What’s up next?

The first book in my new Duchess Diaries Series, HOW TO CAPTURE A COUNTESS. It's about a very busy-body duchess who tries to match-make everyone she meets. HOW TO CAPTURE A COUNTESS comes out in September.


Marking my calendar for September 18.  It will be a perfect "Happy Birthday to me gift!" :)
Quick Six!

Salty or Sweet?
Salty!  No, sweet! No wait, salty! But I couldn't live without sugar, so ...

Both!

Mountains or Beach?
Mountains! I live near a beach, but grew up in the mountains and I miss them.

Dogs or Cats?
Dogs! I have two rescue dogs right now, Sadie and Po.

Alpha or Beta?
Both! I like to mix up my hero-quotient. :)

Fly or Drive?
Fly! Hot Cop has his pilot license so we fly often.

Tom Boy or Girly Girl?
Tom Boy with mud on my jeans from sitting under a tree while reading a romance novel.


Thanks, Karen!  Do you have a question for our readers?

Thanks, PJ!!!  I've been thinking of writing a series of short stories just for fun.  Do you like short stories?  How long do you think a short story should be?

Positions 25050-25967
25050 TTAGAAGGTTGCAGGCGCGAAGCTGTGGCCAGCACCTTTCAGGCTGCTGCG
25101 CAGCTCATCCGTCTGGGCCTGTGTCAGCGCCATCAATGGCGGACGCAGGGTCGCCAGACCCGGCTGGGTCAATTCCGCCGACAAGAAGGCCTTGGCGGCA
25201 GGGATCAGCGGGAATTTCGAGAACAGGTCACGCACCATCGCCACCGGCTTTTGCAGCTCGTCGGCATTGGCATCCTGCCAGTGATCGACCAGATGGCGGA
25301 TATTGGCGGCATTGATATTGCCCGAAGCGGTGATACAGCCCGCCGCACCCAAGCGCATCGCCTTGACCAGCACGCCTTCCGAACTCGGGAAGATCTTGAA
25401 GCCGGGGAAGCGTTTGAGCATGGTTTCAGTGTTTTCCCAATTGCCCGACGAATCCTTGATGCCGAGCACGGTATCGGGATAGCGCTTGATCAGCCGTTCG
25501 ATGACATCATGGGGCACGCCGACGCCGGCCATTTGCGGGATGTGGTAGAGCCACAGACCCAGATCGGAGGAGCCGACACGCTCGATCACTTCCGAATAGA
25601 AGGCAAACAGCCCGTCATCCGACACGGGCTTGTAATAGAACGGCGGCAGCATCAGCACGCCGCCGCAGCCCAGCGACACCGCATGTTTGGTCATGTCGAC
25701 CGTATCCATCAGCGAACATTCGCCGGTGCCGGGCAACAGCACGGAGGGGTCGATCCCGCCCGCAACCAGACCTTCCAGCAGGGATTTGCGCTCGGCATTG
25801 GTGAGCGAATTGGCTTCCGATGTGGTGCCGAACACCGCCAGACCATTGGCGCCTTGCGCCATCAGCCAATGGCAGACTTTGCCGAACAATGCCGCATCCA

One lucky person leaving a comment today will win a signed copy of MUCH ADO ABOUT MARRIAGE and a THE TAMING OF A SCOTTISH PRINCESS t-shirt!

Monday, May 21, 2012

Review - - The Taming of a Scottish Princess

The Taming of a Scottish Princess
By Karen Hawkins
Publisher:  Pocket
Release Date:  May 22, 2012



For the past four years, noted Egyptologist Michael Hurst has relied upon Miss Jane Smythe-Haughton for organizing every aspect of his life from his household staff to trips abroad to the crispness of his morning bacon.  Michael can recite every characteristic that makes Jane the perfect assistant for an explorer such as himself but would be hard-pressed to note any that make her an attractive woman - until one night in a crowded London ballroom when his eyes are unexpectedly opened to the fact that other men find Jane appealing for more than her organizational skills; a fact he finds baffling, to say the least.  But the seed has been planted and, gradually, begins to grow.

Why haven't I noticed her eyes before now?  I've seen them hundreds - no, thousands - of times and yet I've never really paid attention to the color.